Strong focusing

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Sextupole electromagnet as used within the storage ring of the Australian Synchrotron to focus and steer the electron beam

In accelerator physics strong focusing or alternating-gradient focusing is the principle that the net effect on a particle beam of charged particles passing through alternating field gradients is to make the beam converge. By contrast "Weak focusing" is the principle that nearby circles, described by charged particles moving in a uniform magnetic field, only intersect once per revolution.

Earnshaw's theorem shows that simultaneous focusing in two directions at once is impossible. However, ridged poles of a cyclotron or two or more spaced quadrupole magnets (arranged in quadrature[disambiguation needed]) alternately focus horizontally and vertically.[1][2]

Strong focusing was first conceived by Nicholas Christofilos in 1949 but not published (Christofilos opted instead to patent his idea),[3] In 1952, the strong focusing principle was independently developed by Ernest Courant, Milton S. Livingston, Hartland Snyder and J. Blewett at Brookhaven National Laboratory,[4] [5] who later acknowledged the priority of Christofilos' idea.[6] The advantages of strong focusing were then quickly realised, and deployed on the Alternating Gradient Synchrotron.

Courant and Snyder found that the net effect of alternating the field gradient was that both the vertical and horizontal focusing of protons could be made strong at the same time, allowing tight control of proton paths in the machine. This increased beam intensity while reducing the overall construction cost of a more powerful accelerator. The theory revolutionised cyclotron design, and permitted very high field strengths to be employed, while massively reducing the size of the magnets needed by minimising the size of the beam. Most particle accelerators today utilise the strong focusing principle.

Multipole magnets[edit]

Quadrupole electromagnet from the storage ring of the Australian Synchrotron serves much the same purpose as the sextupole magnets

Modern systems often use multipole magnets, such as quadrupole and sextupole magnets, to focus the beam down, as magnets give a more powerful deflection effect than earlier electrostatic systems at high beam kinetic energies. The multipole magnets refocus the beam after each deflection section, as deflection sections have a defocusing effect that can be countered with a convergent magnet 'lens'.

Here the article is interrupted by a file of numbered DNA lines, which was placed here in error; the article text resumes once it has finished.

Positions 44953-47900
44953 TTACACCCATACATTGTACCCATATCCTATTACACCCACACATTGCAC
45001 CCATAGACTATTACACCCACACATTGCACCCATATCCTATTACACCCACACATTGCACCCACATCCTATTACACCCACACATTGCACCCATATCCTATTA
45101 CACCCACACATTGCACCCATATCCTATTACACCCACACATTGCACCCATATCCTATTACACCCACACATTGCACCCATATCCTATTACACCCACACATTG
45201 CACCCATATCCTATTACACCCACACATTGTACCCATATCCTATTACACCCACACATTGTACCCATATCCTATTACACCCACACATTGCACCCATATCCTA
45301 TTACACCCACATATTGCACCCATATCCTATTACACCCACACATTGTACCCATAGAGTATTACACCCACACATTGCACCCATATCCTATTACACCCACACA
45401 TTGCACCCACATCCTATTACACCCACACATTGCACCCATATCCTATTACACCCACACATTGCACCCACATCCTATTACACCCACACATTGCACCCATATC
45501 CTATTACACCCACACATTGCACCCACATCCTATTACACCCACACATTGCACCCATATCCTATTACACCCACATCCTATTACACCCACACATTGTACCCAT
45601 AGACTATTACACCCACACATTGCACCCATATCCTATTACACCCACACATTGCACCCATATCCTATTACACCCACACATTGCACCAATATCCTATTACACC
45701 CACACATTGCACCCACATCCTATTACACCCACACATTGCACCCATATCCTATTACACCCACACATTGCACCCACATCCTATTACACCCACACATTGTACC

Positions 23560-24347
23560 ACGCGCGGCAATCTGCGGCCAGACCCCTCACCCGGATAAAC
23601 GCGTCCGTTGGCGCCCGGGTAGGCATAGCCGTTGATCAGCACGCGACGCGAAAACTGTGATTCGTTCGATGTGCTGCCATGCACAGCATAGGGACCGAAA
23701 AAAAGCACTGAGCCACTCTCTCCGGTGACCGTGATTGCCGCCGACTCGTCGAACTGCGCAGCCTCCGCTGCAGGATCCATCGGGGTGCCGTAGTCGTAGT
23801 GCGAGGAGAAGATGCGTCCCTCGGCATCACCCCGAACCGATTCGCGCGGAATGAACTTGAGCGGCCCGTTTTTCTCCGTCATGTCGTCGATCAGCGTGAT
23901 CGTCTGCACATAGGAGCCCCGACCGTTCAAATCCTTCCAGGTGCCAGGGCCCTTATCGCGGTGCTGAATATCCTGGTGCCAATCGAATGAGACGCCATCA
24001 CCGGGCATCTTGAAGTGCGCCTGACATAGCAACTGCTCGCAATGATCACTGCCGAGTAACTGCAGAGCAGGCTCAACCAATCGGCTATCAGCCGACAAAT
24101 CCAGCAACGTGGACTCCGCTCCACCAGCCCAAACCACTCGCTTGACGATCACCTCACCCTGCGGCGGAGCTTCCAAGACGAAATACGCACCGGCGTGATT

This can be shown schematically as a sequence of divergent and convergent lenses. The quadrupoles are often laid out in what are called FODO patterns (where F focusses vertically and defocusses horizontally, and D focusses horizontally and defocusses vertically and O is a space or deflection magnet). Following the beam particles in their trajectories through the focusing arrangement, an oscillating pattern would be seen.

Mathematical modelling[edit]

The action upon a set of charged particles by a set of linear magnets (i.e. only dipoles, quadrupoles and the field-free drift regions between them) can be expressed as matrices which can be multiplied together to give their net effect, using ray transfer matrix analysis.[7] Higher-order terms such as sextupoles, octupoles etc. may be treated by a variety of methods, depending on the phenomena of interest.

See also[edit]

External links[edit]

References[edit]

  1. ^ Courant, E. D.; Snyder, H. S. (Jan 1958). "Theory of the alternating-gradient synchrotron". Annals of Physics 3 (1): 1–48. Bibcode:2000AnPhy.281..360C. doi:10.1006/aphy.2000.6012.  edit
  2. ^ The Alternating Gradient Concept
  3. ^ Christofilos, N. C. (1950). "Focusing System for Ions and Electrons". US Patent No. 2,736,799. 
  4. ^ Courant, E. D.; Livingston, M. S.; Snyder, H. S. (1952). "The Strong-Focusing Synchrotron—A New High Energy Accelerator". Physical Review 88 (5): 1190–1196. Bibcode:1952PhRv...88.1190C. doi:10.1103/PhysRev.88.1190.  edit
  5. ^ Blewett, J. P. (1952). "Radial Focusing in the Linear Accelerator". Physical Review 88 (5): 1197–1199. Bibcode:1952PhRv...88.1197B. doi:10.1103/PhysRev.88.1197.  edit
  6. ^ Courant, E. D.; Livingston, M. S.; Snyder, H. S.; Blewett, J. (1953). "Origin of the "Strong-Focusing" Principle". Physical Review 91: 202–203. Bibcode:1953PhRv...91..202C. doi:10.1103/PhysRev.91.202.2.  edit
  7. ^ Beam focusing